• Beadle, P. (2010). The Academies Policy is Bad News for Teachers. The Guardian, 15th June. [ONLINE]  Available at: http://www.guardian.co.uk/education/2010/jun/15/academies-policy-attack-on-teachers-salaries?INTCMP=SRCH Accessed on : 19th March 2012.·         The entirety of academy policies is now motivated by money.·         The coalition’s announcements of the academy policies are a huge plan to get the money away from the teachers and back into the Governments pockets.·         Governments have announced that any school, even those classified as ‘outstanding’ can be turned into academies, how is this logical if the aim of academies was to help failing schools recover?·         A huge implication of academies is that by changing schools into them, they are funded partly by the state but are controlled by voluntary sponsers, this makes it impossible for unions to be able to negotiate and maintain a national pay agreement for teachers.·         We are told academies ‘drive success’ but there is little evidence of this and the evidence there is far from being infallible.#Gorard, S 2009, 'What are Academies the answer to?', Journal Of Education Policy, 24, 1, pp. 101-113, Academic Search Complete, EBSCOhost, viewed 25 March 2012This article looked at the performance of schools which have been turned into academies & analyses the performance of the academy cohorts to their predecessors.“Academies were meant to replace schools in areas of high socio-economic disadvantage, with falling intakes and poor results, and which are increasingly spurned by local parents able to find an alternative school for their child.”Although reports argued that the academies that were opened were boosting figures of success and improvement, Gorard would argue otherwise.Of the 24 or so Academies discussed in Goard’s article, only around five appear to be gaining appreciably higher results for their students than in previous yearThere is no clear evidence here that Academies work to produce better results than the kinds of schools they replaced but neither is the evidence as clear as in 2005 that they are completely failing to do so.·         Surely we need to ask ourselves that if schools are ‘outstanding’ why they need to be ‘improved’.·         Have Governments thought that perhaps these ‘outstanding’ schools have been given that label because the teachers want to work hard and a driven to work hard knowing that their head teacher isn’t going to put them through a change to academy?·         To the political right wing, teachers are often describe teachers as being middle class, over paid and doing a  job that quite often could be done by technology e.g. ICT.  This view often leads to the conclusion that teachers should be the ones who are ‘broken upon the rack of initiative [for being] an expensive irritation.·         This policy shows a key ideological change in reference to academies; Labours policy aimed to replace ‘failing schools’ and to increase educational equality.  However, this is clearly not the key objective if all schools can be changed to academies.·         There are panics over how many teachers will sacrifice the additional funding offered at the moment to convert to an academy in order to keep a partially state controlled school.·         Will they all give in resulting in the workforce becoming more poor while the controlling figures get constant pay raises and bonuses?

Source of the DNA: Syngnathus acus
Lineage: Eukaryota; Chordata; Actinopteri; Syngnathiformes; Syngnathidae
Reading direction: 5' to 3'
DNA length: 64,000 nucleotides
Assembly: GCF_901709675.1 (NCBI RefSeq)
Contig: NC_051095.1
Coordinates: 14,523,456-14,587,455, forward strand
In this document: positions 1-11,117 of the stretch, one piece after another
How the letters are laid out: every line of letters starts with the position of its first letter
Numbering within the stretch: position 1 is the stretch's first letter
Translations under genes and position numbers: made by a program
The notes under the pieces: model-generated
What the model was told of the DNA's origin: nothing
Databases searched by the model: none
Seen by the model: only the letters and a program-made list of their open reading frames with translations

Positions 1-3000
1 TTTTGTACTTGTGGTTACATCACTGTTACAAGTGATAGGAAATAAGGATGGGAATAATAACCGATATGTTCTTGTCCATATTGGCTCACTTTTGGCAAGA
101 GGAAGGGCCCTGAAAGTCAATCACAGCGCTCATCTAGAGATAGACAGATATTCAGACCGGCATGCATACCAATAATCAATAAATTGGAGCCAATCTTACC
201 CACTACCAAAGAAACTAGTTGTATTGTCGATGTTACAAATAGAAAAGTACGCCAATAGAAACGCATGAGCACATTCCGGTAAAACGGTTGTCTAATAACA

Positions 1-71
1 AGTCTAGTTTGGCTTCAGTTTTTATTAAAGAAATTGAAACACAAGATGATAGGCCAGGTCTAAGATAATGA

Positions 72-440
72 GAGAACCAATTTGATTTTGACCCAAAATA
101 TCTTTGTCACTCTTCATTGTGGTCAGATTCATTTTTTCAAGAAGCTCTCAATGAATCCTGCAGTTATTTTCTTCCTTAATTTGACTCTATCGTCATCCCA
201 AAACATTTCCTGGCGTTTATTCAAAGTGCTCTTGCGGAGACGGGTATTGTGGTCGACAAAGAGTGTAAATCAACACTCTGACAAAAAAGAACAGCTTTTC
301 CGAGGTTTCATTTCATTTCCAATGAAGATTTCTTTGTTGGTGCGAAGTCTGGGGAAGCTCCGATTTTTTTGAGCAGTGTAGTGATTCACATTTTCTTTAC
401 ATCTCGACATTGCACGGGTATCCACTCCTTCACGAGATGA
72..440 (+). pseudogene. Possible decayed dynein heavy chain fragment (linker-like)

• Our verdict/response to the policy
  • Raising Standards?The government’s claim that academies are raising standards and that their results are improving faster than in other schools is not proven because the data is kept secret. Furthermore, such data that it has been possible to acquire indicates that the government’s claim is wide open to critical challenge.Selective AdmissionsCovert and overt admissions and exclusion practices enable academies to skew their intakes in favour of those from higher-achieving backgrounds.Local authorities can ‘direct’ maintained schools to accept special needs and looked-after children but can only ‘ask’ academies.Increased ExclusionsThere is increasing evidence of academies excluding more children than maintained schools.Evading Education LawAcademies are not covered by general education law which means that their students and parents have fewer rights than those of schools in the maintained sector.  Academies should be brought under the umbrella of general education law and the recently published education and skills bill should be the vehicle used to achieve this.No DemocracyRushed, flawed and manipulated consultation processes show a complete disregard of the views of local people. There is no democratic ballot for parents and teachers within the consultation process.Governance ArrangementsThe sponsor has the power to appoint the majority of governors.Academies are only required to appoint one parent and one staff governor and they are rarely representative of the communities they are supposed to serve.Staff Terms and ConditionsAcademies have high staff turnover rates, and staff in academies can be prey to discriminatory employment practices. Teachers and support staff working in academies deserve the same protection as those working in the maintained sector.The Power of the SponsorThe sponsor gains almost absolute power once a school acquires academy status. They take control of public assets – the buildings and the land.Social SegregationOECD research suggests that where schools systems have a greater diversity of types of school, there is a greater tendency towards more social segregation.An Unproven ExperimentThe academy programme remains hotly contested. Lord Hattersley has warned that academies will create a ‘hierarchy’ of schools.